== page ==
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EPA Tips for a Clean and Healthy Wood Burning Season in New England

02/23/2018

The groundhog has come and gone, but New Englanders know that cold seasonal weather will continue for several weeks. Many of us try to reduce high heating costs by burning wood, a cost-saving and renewable source of energy.

Despite the positive effect on our pocketbooks and the aesthetic enjoyment of having a fire in the hearth, there are some less desirable trade-offs associated with using fireplace inserts, wood stoves, or outdoor boilers (also called hydronic heaters). Older wood heaters generally are more inefficient and emit more pollutants into the air than EPA-certified wood heaters or sources that burn oil or natural gas. By following some wood-burning tips, you can help ensure that wood is burned safely and efficiently while protecting the health of your family and neighbors and lowering the risk of a chimney fire.

Wood smoke is made up of a mixture of fine particles and toxic gases that can harm your health. Fine particle pollution isn't healthy to breathe indoors or out, especially for children, older adults and those with heart disease, lung disease or asthma. Exposure to wood smoke increases susceptibility to respiratory infections and, in people with heart disease, has been linked to heart attacks, irregular heartbeat, heart failure, and stroke.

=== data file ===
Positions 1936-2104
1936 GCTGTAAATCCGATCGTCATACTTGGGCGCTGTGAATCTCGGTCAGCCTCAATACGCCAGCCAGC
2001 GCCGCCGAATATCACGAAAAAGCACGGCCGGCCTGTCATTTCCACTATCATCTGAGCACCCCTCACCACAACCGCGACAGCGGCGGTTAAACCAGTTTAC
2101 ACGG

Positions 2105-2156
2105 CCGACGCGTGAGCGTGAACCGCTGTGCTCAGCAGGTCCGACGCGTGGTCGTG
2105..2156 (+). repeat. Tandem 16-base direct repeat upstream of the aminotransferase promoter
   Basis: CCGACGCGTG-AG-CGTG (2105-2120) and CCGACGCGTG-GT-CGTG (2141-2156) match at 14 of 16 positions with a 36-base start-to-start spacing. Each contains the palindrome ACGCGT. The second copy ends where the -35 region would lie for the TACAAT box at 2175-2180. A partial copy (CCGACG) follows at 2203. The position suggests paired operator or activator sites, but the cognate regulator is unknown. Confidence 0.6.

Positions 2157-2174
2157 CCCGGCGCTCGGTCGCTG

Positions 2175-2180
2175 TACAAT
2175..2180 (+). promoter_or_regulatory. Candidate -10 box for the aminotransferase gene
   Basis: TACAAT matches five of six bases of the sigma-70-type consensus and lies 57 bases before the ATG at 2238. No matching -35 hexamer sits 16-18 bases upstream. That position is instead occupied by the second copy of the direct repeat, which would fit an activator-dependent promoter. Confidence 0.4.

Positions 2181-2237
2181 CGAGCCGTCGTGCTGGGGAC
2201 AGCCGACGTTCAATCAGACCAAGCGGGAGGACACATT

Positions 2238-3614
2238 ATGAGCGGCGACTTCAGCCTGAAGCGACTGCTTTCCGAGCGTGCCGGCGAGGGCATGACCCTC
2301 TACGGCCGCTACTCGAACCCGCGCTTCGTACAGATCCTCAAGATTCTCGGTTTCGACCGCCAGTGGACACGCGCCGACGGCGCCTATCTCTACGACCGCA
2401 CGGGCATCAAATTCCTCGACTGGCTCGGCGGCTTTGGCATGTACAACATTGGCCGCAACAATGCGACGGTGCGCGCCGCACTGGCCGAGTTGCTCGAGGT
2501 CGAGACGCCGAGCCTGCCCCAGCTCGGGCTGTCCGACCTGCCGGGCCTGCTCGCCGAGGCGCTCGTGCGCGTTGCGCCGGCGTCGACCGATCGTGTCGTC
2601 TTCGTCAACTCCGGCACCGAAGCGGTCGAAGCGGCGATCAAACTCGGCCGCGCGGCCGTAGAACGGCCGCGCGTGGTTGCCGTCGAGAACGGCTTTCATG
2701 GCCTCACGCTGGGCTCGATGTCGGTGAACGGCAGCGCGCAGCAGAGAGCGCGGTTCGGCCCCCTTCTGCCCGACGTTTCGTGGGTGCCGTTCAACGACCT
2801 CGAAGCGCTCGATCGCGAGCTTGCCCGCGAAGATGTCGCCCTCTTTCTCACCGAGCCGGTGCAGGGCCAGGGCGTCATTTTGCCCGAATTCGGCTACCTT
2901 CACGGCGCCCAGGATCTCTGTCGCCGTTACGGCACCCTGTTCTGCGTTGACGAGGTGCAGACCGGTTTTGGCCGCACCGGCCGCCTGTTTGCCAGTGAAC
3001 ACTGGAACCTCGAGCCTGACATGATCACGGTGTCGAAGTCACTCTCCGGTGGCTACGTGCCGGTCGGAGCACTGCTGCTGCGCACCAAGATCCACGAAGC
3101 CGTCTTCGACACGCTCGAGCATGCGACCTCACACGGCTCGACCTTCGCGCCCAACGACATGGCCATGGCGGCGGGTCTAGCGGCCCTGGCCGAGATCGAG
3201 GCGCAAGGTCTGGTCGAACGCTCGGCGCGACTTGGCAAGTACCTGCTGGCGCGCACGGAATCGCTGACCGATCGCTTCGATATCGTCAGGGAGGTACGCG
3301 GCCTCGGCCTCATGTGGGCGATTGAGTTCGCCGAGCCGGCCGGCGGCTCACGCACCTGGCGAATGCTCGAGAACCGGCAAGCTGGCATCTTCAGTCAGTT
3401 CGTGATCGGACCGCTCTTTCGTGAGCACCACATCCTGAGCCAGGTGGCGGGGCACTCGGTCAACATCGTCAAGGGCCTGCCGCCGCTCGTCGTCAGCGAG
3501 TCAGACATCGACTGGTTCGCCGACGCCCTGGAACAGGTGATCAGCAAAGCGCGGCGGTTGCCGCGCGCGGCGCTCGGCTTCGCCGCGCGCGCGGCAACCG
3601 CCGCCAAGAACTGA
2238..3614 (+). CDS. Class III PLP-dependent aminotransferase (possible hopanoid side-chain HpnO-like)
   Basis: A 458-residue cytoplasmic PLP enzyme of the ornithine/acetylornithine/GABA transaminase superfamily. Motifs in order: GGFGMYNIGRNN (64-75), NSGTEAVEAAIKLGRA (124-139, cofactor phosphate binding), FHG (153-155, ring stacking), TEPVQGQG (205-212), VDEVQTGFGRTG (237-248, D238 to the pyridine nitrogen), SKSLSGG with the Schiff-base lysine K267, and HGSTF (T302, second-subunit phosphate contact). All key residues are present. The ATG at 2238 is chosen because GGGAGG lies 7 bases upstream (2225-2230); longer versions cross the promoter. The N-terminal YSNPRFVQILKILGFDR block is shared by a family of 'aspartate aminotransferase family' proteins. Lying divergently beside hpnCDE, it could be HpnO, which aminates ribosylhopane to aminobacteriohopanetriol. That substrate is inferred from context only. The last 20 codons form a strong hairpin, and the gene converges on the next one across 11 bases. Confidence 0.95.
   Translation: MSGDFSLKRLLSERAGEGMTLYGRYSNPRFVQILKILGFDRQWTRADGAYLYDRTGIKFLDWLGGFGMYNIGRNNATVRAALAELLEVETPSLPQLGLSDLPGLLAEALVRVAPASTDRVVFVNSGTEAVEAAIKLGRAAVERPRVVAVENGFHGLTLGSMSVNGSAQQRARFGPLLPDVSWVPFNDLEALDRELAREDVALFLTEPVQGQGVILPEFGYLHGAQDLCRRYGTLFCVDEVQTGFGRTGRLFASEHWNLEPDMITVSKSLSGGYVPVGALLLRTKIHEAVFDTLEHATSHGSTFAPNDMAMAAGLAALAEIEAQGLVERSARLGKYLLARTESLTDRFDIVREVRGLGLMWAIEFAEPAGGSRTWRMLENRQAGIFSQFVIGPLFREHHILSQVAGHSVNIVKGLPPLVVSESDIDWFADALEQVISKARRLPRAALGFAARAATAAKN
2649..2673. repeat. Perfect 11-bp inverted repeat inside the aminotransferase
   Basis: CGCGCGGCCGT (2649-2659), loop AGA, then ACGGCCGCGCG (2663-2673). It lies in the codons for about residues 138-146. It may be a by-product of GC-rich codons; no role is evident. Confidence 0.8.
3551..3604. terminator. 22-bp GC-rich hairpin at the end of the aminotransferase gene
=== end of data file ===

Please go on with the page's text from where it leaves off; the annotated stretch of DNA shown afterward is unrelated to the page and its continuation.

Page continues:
EPA has tips for New England homeowners who heat their homes with wood heaters:

  • If you have an older wood heater, consider upgrading to an EPA-certified heater (wood or pellet stove, fireplace insert, or hydronic heater) or gas heater.
  • Split and season softwood outdoors for at least 6 months and hardwood for 12 months before burning it. To ensure efficient burning, keep your firewood dry, ideally in a wood shed.
  • Never burn painted or pressure-treated wood, ocean driftwood, wood that contains glue (e.g., plywood), household garbage, trash, cardboard, plastics or foam. All of these products emit toxic fumes when burned.
  • Have a certified professional service your wood heater or fireplace annually.
  • Start fires only with newspaper and dry kindling.
  • Do not let a fire smolder.
  • Make sure your house has adequate insulation and weather stripping to reduce your heating needs.

By using a newer EPA-certified wood heater, and following the tips above, you can ensure that your home is efficiently heated and that you have taken steps to reduce the risk of exposing your family and neighbors to harmful air pollution.

More information:

EPA information about cleaner wood appliances; good burning practices; and other actions that EPA, states and municipalities have taken to reduce emissions from wood heaters: www.epa.gov/burnwise

EPA shares useful research about air pollution and heart health on our Healthy Heart Web page: www.epa.gov/air-research/healthy-heart-toolkit-and-research

By:          Alexandra Dunn, Regional Administrator
                U.S. Environmental Protection Agency, New England Region